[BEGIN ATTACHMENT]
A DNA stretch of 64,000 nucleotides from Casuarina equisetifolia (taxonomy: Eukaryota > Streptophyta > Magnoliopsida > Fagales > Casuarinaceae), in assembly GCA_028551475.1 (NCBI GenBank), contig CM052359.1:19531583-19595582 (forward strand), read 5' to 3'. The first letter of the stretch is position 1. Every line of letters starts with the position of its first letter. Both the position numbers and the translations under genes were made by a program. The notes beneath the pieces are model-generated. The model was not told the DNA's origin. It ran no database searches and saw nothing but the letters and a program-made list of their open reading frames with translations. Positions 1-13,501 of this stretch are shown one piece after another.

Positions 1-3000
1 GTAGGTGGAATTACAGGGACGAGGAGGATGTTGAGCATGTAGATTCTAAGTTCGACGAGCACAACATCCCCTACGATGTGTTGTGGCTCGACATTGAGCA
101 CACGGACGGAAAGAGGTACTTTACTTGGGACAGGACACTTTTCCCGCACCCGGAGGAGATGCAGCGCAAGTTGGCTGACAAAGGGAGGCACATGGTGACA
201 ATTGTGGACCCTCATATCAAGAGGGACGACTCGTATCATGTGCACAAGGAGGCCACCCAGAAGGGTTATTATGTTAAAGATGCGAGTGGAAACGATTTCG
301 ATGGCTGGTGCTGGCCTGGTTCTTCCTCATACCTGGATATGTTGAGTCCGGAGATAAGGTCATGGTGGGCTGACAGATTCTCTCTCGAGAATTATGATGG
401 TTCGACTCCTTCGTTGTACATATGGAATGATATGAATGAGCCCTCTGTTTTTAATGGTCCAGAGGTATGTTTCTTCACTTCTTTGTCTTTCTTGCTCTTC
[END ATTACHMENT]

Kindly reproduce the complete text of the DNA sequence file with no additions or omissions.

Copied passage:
A DNA stretch of 64,000 nucleotides from Casuarina equisetifolia (taxonomy: Eukaryota > Streptophyta > Magnoliopsida > Fagales > Casuarinaceae), in assembly GCA_028551475.1 (NCBI GenBank), contig CM052359.1:19531583-19595582 (forward strand), read 5' to 3'. The first letter of the stretch is position 1. Every line of letters starts with the position of its first letter. Both the position numbers and the translations under genes were made by a program. The notes beneath the pieces are model-generated. The model was not told the DNA's origin. It ran no database searches and saw nothing but the letters and a program-made list of their open reading frames with translations. Positions 1-13,501 of this stretch are shown one piece after another.

Positions 1-3000
1 GTAGGTGGAATTACAGGGACGAGGAGGATGTTGAGCATGTAGATTCTAAGTTCGACGAGCACAACATCCCCTACGATGTGTTGTGGCTCGACATTGAGCA
101 CACGGACGGAAAGAGGTACTTTACTTGGGACAGGACACTTTTCCCGCACCCGGAGGAGATGCAGCGCAAGTTGGCTGACAAAGGGAGGCACATGGTGACA
201 ATTGTGGACCCTCATATCAAGAGGGACGACTCGTATCATGTGCACAAGGAGGCCACCCAGAAGGGTTATTATGTTAAAGATGCGAGTGGAAACGATTTCG
301 ATGGCTGGTGCTGGCCTGGTTCTTCCTCATACCTGGATATGTTGAGTCCGGAGATAAGGTCATGGTGGGCTGACAGATTCTCTCTCGAGAATTATGATGG
401 TTCGACTCCTTCGTTGTACATATGGAATGATATGAATGAGCCCTCTGTTTTTAATGGTCCAGAGGTATGTTTCTTCACTTCTTTGTCTTTCTTGCTCTTC